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Documenting An Uprising

The killing of George Floyd on May 25th prompted historic protests across the US against police violence, systemic racism, and a culture of white supremacy. Local journalists continue to document and report on daily marches, despite the threats and violence they’ve experienced while out in their own streets covering protests.

This month we’re turning our newsletter over to our partners to share what they’re seeing and hearing as they cover the impact of these protests on their communities.

Photo Credit: Daniel Robles 

uSpark, Fresno, CA 

By Sergio Cortes, a community correspondent for uSpark, a Fresno based news outlet

Fresno saw 3,500+ people attend The We Can't Breathe protest on Sunday, May 31. Most of the local media emphasis was on the fact that the protest was peaceful. But we felt like that wasn’t the main take away from the event. Local Black leaders listed a series of demands they want implemented by city leaders and the Fresno Police departments. Those demands resonated with the crowd. I saw a lack of coverage about those specific demands and what they meant for the community. As a community based news organization, I thought it would be important to highlight the demands made by the Black leaders in a visual and informative way.

Sahan Journal, Minneapolis, MN

With funds raised from family and friends, sisters Fadumo and Hanaan Osman purchased supplies on June 2, 2020 for Minneapolis residents affected by the protests against the killing of George Floyd. Credit: Jaida Grey Eagle | Sahan Journal

By Mukhtar M. Ibrahim, founder of Sahan Journal, a Twin Cities based non-profit news outlet

George Floyd's killing first appeared on my Twitter timeline around 2 a.m. on May 26. I believe I was the first journalist to share a bystander's cellphone video that showed how Floyd was killed. Ever since, leading Sahan Journal’s coverage of the killing and the protests that ensued was a learning experience for me.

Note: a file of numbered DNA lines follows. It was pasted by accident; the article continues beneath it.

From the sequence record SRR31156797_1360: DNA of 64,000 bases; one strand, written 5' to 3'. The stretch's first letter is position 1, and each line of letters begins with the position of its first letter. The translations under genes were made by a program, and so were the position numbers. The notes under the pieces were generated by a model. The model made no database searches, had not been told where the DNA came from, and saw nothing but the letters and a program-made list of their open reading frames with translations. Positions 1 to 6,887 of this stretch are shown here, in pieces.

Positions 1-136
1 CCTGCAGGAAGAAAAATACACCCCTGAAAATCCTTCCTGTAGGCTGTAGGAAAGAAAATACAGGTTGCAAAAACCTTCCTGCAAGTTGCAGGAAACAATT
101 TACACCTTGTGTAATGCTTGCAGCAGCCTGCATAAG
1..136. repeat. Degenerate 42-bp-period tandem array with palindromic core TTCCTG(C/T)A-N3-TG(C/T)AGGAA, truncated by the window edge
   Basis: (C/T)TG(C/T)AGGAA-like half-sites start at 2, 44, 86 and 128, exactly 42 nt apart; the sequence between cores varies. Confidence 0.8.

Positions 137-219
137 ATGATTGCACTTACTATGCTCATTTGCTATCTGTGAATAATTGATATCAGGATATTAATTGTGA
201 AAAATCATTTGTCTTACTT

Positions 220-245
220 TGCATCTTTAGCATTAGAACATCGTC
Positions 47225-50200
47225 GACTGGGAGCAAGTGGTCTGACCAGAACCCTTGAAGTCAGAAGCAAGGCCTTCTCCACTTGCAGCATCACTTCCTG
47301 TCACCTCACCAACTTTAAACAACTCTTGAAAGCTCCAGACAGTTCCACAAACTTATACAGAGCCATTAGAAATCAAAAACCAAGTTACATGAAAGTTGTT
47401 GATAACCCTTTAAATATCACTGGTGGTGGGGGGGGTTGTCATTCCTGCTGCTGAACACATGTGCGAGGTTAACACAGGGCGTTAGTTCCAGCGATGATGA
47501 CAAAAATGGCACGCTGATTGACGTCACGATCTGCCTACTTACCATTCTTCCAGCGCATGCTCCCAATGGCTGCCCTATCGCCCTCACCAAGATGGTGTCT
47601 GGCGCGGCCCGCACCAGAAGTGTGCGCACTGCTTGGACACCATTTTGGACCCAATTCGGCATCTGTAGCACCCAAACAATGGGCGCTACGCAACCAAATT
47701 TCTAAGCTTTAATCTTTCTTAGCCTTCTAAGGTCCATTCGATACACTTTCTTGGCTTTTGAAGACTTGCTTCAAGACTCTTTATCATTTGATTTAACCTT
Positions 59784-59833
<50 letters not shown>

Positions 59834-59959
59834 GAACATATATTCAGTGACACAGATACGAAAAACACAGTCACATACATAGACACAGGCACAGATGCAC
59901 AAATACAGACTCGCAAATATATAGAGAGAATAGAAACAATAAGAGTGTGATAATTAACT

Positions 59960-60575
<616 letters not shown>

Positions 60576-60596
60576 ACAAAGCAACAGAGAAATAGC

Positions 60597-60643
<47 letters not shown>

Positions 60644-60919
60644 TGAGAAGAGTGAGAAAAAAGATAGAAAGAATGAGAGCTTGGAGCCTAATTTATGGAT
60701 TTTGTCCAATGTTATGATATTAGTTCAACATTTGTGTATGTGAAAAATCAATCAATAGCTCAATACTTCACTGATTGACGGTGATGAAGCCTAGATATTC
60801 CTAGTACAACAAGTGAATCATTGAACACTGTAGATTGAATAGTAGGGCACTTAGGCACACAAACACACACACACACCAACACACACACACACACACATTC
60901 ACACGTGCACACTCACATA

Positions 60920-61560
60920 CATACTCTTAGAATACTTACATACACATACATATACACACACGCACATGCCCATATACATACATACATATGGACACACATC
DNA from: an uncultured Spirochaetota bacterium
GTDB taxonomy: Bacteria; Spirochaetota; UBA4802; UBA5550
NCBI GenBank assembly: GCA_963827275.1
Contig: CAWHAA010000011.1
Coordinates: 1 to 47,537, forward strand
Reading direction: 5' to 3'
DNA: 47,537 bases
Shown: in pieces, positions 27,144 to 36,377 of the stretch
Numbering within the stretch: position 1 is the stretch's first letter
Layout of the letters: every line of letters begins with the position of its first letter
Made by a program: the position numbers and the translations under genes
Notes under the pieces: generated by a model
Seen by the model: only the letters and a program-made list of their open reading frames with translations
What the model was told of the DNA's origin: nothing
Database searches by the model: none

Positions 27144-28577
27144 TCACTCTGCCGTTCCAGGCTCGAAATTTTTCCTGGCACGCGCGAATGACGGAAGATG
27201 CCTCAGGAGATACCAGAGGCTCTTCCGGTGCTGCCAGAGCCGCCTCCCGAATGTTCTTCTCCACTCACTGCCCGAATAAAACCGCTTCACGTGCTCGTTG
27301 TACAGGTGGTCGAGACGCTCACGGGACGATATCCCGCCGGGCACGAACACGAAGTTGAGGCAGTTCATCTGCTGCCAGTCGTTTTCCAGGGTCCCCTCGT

From the beginning, we decided to focus on covering this historic sad moment from different unique perspectives and angles since most local media was taking care of the latest developments about the case. When I went out to cover the protests and to connect with sources on the ground, what stood out to me was the diversity of the crowd, especially the number of young Somalis who were becoming more visible at the protests. The damage of immigrant-owned businesses along Lake Street was heartbreaking to witness. 

The lack of diversity among reporters covering the protests was noticeable. Our stories about the aftermath of Floyd's killing was entirely centered on community voices: We reported on how witnessing destruction and killing is provoking trauma in immigrants and refugees, many of whom endured similar incidents prior to coming to the United States. One story explored how Lake Street business owners have formed their own night patrols. Another one detailed how some Asian Minnesotans felt targeted for officer Tou Thao’s role in the killing of Floyd. We reported on La Raza radio, a key source of information for Latinos in the Twin Cities, as it quickly relaunched days after burning down during the protests by using the space of community radio station KFAI.